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Originating in ancient India and the Far East, the poison ring became very popular in Europe during the 16th century. The traditional poison ring had a very small container hidden under a hinged cover. The container could be used to hold a poison.... Often the poison ring was used on oneself to avoid capture during wartime or to slip into the enemy’s food or drink. For example, in Ancient Rome, Romans sometimes used poison rings to commit suicide when a painful death was unavoidable. The historian Pliny, the Elder (23-79 CE) recounts how a Roman government official escaped torture by taking a bite out of his poison ring.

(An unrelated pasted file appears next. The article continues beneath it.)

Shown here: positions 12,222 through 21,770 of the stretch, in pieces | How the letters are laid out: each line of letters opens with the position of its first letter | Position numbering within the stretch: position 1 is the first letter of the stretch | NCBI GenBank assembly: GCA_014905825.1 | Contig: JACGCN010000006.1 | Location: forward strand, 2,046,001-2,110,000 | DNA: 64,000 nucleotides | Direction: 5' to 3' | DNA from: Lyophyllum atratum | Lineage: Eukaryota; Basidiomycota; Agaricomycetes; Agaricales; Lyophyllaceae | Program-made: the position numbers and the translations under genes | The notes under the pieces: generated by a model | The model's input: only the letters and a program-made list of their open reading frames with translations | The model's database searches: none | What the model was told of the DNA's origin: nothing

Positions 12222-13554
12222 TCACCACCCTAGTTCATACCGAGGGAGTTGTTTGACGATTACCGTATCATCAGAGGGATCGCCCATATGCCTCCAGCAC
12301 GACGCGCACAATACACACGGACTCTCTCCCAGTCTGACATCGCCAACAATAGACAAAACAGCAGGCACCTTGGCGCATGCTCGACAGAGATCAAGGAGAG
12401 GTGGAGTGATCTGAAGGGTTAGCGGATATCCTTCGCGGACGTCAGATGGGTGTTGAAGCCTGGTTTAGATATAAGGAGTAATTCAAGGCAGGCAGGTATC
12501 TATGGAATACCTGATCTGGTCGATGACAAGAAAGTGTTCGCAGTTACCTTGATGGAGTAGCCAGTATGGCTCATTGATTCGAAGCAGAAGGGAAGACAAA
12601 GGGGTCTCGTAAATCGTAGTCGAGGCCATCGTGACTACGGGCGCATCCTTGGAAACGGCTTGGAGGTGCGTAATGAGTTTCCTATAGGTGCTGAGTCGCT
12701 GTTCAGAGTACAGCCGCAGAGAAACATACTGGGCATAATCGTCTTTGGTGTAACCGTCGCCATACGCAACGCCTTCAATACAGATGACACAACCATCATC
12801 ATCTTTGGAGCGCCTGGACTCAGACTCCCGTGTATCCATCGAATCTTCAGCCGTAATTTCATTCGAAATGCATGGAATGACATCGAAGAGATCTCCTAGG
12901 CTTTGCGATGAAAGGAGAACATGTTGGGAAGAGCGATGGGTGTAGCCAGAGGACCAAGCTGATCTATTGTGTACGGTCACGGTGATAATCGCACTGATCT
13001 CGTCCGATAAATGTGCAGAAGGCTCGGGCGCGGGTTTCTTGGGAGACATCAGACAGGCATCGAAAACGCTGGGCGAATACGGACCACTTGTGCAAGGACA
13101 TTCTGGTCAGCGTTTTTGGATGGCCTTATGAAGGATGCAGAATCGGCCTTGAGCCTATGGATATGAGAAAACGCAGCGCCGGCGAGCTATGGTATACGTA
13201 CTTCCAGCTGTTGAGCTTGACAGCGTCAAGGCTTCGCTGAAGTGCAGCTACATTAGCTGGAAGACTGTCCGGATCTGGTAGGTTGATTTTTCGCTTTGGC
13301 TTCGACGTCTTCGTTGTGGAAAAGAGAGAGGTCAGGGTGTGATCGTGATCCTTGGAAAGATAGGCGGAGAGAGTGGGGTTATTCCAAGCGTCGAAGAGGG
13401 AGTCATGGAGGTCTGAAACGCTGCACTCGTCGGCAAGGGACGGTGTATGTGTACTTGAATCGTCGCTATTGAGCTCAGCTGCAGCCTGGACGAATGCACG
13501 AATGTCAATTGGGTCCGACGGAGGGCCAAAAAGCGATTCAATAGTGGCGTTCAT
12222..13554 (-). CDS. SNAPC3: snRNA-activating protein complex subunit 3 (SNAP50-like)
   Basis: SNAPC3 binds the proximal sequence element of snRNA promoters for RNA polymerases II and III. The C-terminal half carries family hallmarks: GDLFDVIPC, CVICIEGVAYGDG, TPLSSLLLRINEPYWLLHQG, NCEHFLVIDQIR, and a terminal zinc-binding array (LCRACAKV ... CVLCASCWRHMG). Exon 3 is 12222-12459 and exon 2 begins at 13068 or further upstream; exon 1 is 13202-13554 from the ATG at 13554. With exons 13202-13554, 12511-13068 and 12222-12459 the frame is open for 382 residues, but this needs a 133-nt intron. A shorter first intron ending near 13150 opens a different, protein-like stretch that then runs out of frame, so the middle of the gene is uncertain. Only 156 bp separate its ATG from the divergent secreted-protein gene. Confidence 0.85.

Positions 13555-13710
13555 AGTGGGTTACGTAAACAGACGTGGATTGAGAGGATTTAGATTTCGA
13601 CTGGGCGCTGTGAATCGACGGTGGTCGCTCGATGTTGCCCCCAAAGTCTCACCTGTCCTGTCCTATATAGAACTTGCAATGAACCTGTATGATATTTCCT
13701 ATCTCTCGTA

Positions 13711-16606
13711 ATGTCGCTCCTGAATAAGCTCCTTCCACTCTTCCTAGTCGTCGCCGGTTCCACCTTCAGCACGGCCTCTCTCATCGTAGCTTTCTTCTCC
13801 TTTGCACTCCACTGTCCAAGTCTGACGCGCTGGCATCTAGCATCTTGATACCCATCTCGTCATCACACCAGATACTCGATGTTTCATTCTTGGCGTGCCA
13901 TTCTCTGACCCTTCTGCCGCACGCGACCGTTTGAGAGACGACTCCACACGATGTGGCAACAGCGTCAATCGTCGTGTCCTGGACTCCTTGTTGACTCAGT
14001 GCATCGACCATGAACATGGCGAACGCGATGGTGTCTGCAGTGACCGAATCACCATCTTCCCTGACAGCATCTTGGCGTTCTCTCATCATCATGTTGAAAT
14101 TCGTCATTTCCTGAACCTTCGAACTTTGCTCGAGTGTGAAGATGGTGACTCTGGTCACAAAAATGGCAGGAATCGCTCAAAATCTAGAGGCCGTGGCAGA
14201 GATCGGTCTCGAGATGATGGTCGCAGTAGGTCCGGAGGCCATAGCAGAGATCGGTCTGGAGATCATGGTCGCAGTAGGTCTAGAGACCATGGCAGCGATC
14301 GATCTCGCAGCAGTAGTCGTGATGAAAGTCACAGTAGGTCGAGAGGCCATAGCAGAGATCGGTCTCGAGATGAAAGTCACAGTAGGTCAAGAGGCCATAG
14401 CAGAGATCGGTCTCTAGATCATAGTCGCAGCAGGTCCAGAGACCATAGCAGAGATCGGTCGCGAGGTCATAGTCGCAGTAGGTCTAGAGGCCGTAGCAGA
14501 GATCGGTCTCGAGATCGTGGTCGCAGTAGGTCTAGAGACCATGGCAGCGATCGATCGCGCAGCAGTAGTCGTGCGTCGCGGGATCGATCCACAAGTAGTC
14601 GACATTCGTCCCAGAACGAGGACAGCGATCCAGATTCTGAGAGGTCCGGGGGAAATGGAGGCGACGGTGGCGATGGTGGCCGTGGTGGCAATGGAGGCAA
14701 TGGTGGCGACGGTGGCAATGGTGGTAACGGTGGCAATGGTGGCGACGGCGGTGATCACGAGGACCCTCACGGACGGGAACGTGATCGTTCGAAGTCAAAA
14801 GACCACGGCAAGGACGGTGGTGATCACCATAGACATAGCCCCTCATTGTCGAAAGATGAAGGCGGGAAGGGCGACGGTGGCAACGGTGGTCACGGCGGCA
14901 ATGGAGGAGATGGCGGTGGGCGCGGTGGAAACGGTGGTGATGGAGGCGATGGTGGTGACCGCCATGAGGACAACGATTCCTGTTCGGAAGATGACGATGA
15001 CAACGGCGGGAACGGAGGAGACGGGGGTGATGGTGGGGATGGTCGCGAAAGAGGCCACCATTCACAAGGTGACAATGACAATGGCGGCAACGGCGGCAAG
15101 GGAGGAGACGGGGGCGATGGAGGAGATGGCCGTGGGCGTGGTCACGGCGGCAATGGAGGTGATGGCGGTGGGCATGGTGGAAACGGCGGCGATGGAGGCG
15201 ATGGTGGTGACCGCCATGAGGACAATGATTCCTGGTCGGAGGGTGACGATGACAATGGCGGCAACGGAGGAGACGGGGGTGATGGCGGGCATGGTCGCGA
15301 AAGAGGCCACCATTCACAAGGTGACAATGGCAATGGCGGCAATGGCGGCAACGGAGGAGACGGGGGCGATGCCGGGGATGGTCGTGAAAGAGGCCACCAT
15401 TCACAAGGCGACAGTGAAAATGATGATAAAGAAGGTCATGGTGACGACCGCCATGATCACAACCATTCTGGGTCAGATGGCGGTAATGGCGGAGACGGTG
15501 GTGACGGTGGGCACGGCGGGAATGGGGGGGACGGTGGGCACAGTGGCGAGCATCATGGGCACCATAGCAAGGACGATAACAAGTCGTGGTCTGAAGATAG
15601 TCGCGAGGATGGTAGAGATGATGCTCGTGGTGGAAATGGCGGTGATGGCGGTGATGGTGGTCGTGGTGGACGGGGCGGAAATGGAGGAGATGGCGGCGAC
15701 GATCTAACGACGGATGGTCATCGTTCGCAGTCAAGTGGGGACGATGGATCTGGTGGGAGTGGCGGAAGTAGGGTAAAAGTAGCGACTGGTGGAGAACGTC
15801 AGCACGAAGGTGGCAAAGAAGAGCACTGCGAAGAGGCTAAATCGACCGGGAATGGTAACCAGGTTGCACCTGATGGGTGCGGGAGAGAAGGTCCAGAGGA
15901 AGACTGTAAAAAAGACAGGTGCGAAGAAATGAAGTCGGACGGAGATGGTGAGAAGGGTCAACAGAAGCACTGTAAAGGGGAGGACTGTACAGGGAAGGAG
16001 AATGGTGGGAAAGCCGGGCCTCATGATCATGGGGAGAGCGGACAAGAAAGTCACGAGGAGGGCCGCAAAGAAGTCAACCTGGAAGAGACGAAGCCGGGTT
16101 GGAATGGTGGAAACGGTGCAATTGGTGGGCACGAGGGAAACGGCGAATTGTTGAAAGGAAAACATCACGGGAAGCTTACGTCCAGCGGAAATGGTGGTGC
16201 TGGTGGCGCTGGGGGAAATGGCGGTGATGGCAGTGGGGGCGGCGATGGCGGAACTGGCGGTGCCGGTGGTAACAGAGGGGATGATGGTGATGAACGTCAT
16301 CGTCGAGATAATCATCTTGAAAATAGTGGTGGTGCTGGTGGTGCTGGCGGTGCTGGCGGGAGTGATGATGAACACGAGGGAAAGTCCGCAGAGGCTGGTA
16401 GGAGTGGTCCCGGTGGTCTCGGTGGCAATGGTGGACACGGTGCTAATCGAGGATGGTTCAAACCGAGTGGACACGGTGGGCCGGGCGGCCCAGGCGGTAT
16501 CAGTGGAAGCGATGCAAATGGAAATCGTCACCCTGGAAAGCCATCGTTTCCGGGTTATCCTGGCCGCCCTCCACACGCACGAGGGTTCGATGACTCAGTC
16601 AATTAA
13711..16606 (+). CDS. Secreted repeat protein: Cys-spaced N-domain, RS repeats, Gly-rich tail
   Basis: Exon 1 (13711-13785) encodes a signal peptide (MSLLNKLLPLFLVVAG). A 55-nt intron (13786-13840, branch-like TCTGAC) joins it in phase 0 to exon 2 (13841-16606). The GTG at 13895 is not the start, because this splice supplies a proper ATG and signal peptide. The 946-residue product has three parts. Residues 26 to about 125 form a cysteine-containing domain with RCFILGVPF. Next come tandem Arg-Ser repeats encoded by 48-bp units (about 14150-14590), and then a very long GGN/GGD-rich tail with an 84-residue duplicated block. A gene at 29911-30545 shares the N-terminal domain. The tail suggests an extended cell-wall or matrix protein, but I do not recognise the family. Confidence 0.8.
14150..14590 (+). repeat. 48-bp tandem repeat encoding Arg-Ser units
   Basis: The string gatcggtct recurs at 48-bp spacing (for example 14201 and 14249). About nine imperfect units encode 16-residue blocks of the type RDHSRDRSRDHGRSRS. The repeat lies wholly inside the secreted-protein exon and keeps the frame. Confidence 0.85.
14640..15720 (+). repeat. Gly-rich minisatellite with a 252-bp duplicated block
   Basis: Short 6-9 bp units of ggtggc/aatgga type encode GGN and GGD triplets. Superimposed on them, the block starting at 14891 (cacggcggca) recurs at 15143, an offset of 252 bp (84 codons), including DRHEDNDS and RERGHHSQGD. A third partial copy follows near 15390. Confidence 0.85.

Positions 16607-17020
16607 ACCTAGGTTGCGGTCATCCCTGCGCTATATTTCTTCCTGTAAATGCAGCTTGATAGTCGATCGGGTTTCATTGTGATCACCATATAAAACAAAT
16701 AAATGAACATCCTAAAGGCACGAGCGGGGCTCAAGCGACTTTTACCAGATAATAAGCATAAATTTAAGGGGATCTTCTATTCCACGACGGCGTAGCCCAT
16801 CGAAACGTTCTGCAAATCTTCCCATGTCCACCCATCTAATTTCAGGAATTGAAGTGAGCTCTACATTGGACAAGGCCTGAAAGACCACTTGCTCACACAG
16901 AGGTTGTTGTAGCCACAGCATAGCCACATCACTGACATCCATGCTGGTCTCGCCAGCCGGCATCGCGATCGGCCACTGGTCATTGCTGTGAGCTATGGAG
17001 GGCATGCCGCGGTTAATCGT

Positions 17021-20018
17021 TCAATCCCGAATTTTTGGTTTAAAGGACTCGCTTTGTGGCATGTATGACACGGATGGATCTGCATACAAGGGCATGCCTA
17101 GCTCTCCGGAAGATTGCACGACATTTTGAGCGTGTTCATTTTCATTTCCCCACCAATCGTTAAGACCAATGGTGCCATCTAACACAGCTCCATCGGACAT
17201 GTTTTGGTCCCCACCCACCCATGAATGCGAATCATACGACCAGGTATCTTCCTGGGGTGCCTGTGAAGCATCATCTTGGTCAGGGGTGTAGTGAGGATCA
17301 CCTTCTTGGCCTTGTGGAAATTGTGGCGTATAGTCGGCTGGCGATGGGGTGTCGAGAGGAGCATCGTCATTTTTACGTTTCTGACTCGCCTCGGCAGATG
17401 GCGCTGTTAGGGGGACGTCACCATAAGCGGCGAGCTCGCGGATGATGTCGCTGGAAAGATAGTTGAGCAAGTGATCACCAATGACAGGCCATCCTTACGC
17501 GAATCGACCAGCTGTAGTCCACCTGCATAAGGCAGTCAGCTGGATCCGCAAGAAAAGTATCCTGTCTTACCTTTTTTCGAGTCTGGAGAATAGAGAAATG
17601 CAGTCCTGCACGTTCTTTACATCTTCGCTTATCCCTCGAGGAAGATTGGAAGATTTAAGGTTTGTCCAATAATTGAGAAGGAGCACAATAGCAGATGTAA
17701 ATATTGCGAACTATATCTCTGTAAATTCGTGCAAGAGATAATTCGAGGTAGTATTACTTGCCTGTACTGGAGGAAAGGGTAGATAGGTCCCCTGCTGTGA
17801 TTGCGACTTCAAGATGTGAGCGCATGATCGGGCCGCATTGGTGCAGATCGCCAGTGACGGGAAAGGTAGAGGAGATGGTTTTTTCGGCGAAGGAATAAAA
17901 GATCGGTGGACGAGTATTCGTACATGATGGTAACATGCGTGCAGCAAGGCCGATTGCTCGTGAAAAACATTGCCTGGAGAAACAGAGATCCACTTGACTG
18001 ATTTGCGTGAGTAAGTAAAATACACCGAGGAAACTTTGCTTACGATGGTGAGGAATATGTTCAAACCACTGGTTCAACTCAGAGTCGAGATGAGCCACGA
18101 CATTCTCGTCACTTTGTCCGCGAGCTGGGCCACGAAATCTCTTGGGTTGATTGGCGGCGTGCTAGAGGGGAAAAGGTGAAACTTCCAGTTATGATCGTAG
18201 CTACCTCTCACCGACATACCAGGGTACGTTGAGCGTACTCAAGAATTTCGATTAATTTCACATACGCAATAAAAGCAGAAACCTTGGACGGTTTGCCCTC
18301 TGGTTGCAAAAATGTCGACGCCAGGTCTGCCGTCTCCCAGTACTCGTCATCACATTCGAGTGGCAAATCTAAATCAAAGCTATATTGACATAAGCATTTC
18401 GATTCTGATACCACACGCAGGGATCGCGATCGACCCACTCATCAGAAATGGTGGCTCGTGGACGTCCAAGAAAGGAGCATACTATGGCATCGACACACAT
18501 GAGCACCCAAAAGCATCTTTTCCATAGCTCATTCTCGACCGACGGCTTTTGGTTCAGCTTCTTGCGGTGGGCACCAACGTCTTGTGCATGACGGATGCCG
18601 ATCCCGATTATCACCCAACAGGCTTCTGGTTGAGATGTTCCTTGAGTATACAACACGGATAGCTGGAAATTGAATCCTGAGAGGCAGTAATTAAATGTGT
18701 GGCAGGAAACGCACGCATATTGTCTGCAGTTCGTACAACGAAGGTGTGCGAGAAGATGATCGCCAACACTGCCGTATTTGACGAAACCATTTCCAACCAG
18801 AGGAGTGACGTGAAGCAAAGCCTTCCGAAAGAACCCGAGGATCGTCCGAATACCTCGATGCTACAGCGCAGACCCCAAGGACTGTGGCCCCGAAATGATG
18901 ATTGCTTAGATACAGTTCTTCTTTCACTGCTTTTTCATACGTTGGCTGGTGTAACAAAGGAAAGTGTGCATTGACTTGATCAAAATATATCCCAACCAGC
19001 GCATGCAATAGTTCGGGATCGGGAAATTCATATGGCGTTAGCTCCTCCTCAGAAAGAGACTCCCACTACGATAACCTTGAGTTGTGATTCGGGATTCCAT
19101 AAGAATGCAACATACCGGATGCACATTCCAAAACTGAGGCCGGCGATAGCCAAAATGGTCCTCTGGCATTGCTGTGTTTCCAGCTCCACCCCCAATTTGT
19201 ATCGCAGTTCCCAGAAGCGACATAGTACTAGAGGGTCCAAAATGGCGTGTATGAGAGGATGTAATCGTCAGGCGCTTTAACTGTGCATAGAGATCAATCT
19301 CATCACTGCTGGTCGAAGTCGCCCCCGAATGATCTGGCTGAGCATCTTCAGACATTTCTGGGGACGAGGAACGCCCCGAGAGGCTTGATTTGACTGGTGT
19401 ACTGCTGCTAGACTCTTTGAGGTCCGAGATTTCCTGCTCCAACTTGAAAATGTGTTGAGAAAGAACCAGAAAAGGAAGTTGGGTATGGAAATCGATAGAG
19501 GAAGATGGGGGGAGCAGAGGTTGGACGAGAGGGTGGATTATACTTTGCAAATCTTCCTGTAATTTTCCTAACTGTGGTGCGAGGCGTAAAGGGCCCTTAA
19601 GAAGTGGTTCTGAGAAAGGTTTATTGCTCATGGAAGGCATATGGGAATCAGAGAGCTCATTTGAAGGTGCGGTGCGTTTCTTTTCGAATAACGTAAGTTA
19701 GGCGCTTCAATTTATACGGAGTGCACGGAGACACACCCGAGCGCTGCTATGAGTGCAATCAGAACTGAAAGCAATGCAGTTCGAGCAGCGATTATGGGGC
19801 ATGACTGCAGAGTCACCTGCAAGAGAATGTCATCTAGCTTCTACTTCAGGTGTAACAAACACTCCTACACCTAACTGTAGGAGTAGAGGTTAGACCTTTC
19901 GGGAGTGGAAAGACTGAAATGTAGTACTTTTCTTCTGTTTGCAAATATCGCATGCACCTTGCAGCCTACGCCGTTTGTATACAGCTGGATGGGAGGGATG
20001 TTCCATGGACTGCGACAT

During the Middle Ages, locket rings were often used to hide relics of saints, bits of their hair, bone and teeth, which were thought to protect the wearer from various calamities and illness.
By the 17th century, jewelers were creating “funeral rings” in the shape of caskets. They were special mementos for the mourners.
Some other types of locket shaped rings were rings with compartments, which were called “box” rings or “socket” rings.
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